Thursday, 12 November 2009: 4:50 PM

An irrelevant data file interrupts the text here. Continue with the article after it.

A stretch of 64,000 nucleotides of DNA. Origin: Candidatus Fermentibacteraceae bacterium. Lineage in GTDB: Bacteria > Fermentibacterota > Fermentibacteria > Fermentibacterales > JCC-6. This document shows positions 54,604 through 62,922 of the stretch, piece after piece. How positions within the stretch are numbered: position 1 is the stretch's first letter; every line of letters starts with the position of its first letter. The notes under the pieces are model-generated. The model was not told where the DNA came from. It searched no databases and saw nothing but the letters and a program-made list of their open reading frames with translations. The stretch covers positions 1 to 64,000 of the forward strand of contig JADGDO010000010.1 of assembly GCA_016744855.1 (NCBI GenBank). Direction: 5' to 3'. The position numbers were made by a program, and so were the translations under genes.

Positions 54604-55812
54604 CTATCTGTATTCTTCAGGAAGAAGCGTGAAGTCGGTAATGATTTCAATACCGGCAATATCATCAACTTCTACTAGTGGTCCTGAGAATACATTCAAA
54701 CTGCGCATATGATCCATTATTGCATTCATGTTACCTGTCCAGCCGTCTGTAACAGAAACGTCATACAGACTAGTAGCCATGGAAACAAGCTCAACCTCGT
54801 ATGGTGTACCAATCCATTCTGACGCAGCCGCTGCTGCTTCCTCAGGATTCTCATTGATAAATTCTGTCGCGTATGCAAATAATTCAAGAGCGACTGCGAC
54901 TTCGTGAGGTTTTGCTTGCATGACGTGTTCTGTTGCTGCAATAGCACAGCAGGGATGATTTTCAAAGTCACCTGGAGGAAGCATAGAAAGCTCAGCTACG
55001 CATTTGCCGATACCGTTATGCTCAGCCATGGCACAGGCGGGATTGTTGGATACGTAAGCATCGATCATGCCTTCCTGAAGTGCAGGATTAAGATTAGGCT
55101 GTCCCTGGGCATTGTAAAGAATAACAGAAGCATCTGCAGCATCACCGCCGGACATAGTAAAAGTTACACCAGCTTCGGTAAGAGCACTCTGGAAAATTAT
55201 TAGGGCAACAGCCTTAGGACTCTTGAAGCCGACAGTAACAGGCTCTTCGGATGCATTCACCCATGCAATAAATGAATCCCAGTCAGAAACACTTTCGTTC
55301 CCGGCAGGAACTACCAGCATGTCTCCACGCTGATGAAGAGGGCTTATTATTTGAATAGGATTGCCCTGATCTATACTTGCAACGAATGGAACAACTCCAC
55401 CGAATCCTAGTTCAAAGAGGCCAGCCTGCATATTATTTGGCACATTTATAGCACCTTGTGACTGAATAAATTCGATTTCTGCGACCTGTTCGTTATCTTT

The Chesapeake Bay has experienced significant declines in key species of forage fish. It has been suggested that these declines in prey availability have led to dietary shifts in apex predator species such as striped bass. Beginning in 1996 and continuing to date striped bass have been seen to exhibit signs of bacterial disease caused by Mycobacterium marinum, an acid fast positive bacteria common to marine systems. Since that time other species of mycobateria have been found. These two coinciding events have caused many scientists to believe that there is a connection between changing diet and mycobacterial disease in striped bass. Prey shifts can alter the nutritional content of the diet possibly leading to deficiencies in polyunsaturated fatty acids (PUFA), micronutrients that regulate vertebrate immunity. Predatory shifts to prey that contain relatively low PUFA may lead to an impaired immune response and increase the likelihood of succumbing to infection. The focus of this project is to determine if decreased consumption of PUFA can affect immune function and overall progression of disease in striped bass injected with M. marinum. In the current study, the immune response of striped bass fed a standard striped bass aquaculture feed (optimal PUFA content) was compared to fish that have been fed a low PUFA diet. Both diet groups were administered either an injection of M. marinum (1x106 CFU) or phosphate buffer solution and sampled 2, 4, 8, and 17 weeks post injection. Measurements of phagocytosis, leukotriene B4 production, bacterial counts, and histological evidence of inflammatory response were used to determine the immune response and progression of disease between fish fed the two diets.
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